The San Jose Sharks locked up another division title on Monday night, defeating the Kings 6-1. The Sharks are assured to enjoy a top 3 seed in this year’s playoffs and the King will have to strive for 4th place if they want home advantage in the first round.
The loss was a failure at basically every level. Team defense was horrid. Goaltending was spotty. The offense just never got into gear. The Kings were beat to pucks on the forecheck and couldn’t match the Sharks speed on the rush. Forwards were all out of sorts when it came to their defensive responsibilities, leaving opposing forwards all alone to rip one-timers from the slot.
What scares me about the loss?
The Kings managed to pull within one early in the second period. Yet, that’s when the wheels really fell off. They promptly gave up another goal to the Sharks and from there it was a ROFL-stomp for the team in teal.
Giving up a goal immediately after scoring is a bad habit that has plagued the Kings from the beginning of the season and they simply haven’t figured out how to stop it. It’s not a luck thing and it’s not a systematic problem, it’s a problem of effort. Often times a coach will put out the same line that just scored on the next shift in the hope that they’ll be energized by the goal and fight for more. Maybe that’s not the best idea. Whatever it is that’s happening, the effort is not there.
What REALLY scares me about the loss?
The Kings other vexing tendency this season has been to follow up a win streak with an extended losing streak. The Kings endured two really rough stretches this season, a 1-7 stretch and a 2-10 stretch. 17 of the Kings 28 losses are contained within those stretches! What if the Kings are in another valley? The Kings have a very tough final three games ahead of them, where Calgary and Dallas have some easier opponents. The Kings still haven’t locked in a playoff spot…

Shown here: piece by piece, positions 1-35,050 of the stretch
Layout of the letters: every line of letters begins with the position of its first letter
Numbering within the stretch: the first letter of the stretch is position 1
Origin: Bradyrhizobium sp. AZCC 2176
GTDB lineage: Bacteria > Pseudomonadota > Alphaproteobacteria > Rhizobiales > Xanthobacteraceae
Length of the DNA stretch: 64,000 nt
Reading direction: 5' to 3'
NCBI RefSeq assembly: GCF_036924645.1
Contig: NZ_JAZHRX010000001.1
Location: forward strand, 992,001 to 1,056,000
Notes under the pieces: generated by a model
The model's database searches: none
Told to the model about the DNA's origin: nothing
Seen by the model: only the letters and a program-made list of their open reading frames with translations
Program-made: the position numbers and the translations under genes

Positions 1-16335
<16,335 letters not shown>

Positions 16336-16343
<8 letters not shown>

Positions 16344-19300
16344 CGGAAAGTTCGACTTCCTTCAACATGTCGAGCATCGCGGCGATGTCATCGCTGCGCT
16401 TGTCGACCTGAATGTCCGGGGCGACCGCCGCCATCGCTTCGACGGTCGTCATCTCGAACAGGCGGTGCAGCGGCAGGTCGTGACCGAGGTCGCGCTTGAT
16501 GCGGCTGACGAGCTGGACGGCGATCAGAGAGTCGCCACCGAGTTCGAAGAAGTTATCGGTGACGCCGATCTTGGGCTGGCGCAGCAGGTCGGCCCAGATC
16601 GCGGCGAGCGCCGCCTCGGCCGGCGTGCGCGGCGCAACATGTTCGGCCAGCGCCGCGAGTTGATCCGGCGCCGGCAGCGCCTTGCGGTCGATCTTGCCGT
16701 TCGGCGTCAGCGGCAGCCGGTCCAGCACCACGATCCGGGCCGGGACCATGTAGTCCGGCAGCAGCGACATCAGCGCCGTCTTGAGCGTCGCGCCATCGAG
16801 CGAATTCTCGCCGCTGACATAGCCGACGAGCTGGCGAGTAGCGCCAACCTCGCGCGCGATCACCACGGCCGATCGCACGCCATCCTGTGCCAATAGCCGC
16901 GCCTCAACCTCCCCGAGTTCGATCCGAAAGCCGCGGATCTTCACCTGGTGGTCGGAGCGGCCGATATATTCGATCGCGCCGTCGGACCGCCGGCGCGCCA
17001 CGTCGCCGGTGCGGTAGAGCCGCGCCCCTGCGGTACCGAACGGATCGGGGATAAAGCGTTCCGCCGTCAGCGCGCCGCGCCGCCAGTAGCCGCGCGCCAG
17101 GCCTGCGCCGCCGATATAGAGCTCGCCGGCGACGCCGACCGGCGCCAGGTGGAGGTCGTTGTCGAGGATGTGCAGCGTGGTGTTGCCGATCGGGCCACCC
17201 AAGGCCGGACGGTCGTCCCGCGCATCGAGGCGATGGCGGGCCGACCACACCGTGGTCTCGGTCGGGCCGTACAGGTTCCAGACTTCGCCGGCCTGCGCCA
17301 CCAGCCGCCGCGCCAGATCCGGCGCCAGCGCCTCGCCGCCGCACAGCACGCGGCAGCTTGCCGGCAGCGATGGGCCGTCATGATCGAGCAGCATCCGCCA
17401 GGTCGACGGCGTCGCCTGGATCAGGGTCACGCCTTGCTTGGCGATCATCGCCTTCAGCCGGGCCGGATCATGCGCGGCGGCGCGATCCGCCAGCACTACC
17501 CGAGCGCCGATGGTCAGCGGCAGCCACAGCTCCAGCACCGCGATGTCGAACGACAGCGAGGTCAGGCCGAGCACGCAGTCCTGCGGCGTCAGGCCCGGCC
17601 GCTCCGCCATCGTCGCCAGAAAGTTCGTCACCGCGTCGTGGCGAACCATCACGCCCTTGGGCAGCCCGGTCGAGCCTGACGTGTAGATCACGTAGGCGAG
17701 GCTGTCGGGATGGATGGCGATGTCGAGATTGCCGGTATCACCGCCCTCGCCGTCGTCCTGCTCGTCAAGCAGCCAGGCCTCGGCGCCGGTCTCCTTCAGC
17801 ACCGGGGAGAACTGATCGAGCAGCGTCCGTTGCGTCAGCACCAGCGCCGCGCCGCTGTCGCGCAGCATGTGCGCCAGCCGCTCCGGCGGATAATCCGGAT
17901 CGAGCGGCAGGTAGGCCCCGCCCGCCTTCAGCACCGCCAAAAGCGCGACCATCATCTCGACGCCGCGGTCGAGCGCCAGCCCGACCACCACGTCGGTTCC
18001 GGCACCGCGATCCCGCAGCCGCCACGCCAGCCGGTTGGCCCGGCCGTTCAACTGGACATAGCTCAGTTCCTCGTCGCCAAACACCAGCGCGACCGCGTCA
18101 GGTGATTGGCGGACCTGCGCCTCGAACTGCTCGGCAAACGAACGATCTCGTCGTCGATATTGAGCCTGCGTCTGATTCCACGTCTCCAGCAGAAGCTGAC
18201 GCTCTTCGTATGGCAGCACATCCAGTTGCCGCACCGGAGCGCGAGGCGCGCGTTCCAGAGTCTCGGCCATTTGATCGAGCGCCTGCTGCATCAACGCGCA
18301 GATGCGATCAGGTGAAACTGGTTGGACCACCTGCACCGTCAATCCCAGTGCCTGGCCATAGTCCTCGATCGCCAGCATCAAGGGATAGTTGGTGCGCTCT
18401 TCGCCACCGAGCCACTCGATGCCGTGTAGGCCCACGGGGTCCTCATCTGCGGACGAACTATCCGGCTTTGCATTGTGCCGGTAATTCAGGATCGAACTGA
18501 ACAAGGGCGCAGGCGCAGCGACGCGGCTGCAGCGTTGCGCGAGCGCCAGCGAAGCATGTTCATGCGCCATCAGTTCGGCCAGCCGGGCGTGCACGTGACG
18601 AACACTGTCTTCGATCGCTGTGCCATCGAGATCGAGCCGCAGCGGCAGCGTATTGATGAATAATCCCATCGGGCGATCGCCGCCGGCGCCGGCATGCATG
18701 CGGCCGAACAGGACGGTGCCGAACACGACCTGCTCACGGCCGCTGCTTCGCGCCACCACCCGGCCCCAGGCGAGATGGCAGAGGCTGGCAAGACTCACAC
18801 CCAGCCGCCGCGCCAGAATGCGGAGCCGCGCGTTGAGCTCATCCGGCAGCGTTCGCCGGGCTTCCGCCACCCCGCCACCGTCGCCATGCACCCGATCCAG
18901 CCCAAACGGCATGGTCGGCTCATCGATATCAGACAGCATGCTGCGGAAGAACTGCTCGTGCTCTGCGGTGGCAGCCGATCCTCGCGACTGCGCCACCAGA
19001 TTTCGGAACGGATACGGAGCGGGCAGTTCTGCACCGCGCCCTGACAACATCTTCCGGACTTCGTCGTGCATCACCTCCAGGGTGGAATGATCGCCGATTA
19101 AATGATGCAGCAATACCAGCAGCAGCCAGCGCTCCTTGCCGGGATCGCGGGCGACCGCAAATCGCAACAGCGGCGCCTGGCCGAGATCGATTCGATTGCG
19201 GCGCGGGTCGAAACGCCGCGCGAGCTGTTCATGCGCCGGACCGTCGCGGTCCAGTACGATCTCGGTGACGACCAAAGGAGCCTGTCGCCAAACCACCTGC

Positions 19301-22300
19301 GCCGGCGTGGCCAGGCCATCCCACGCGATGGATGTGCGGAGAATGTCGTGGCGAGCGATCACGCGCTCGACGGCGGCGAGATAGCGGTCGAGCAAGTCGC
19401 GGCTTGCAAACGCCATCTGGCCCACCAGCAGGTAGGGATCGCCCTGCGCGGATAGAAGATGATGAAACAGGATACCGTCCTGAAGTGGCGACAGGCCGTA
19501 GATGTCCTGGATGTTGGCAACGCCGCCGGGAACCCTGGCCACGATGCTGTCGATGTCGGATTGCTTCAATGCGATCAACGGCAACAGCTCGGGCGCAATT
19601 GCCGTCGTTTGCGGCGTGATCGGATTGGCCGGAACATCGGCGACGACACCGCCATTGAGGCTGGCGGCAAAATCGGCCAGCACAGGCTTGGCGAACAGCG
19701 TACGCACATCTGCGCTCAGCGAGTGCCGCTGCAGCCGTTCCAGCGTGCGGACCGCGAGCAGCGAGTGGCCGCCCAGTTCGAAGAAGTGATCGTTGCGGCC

For me, it comes down to mental strength. I’ve been a part of sports teams, or groups in school or work where you lose members that are seen as vital. Although it’s never been a situation as intense as the NHL, I know what the tendency is. It’s very easy to tell yourself that it’s acceptable to fail because you are missing that key member, or in this case two members. Whether it’s a conscious admission or not, your brain can use the extenuating circumstances to assuage your conscience.
I’m not saying this happened in last night’s loss, but I am saying that we are all human and susceptible to these thoughts and feelings. How the Kings respond to this added mental challenge will tell us a lot about the team that we root for.
About the Author
Written by Eric Cooney
Eric Cooney was born in Pennsylvania, grew up in North Carolina, and lives in Los Angeles, CA. He shares his thoughts on the NHL as one man who is a northerner, southerner, east coaster, and west coaster. Follow him on Twitter @EricCooney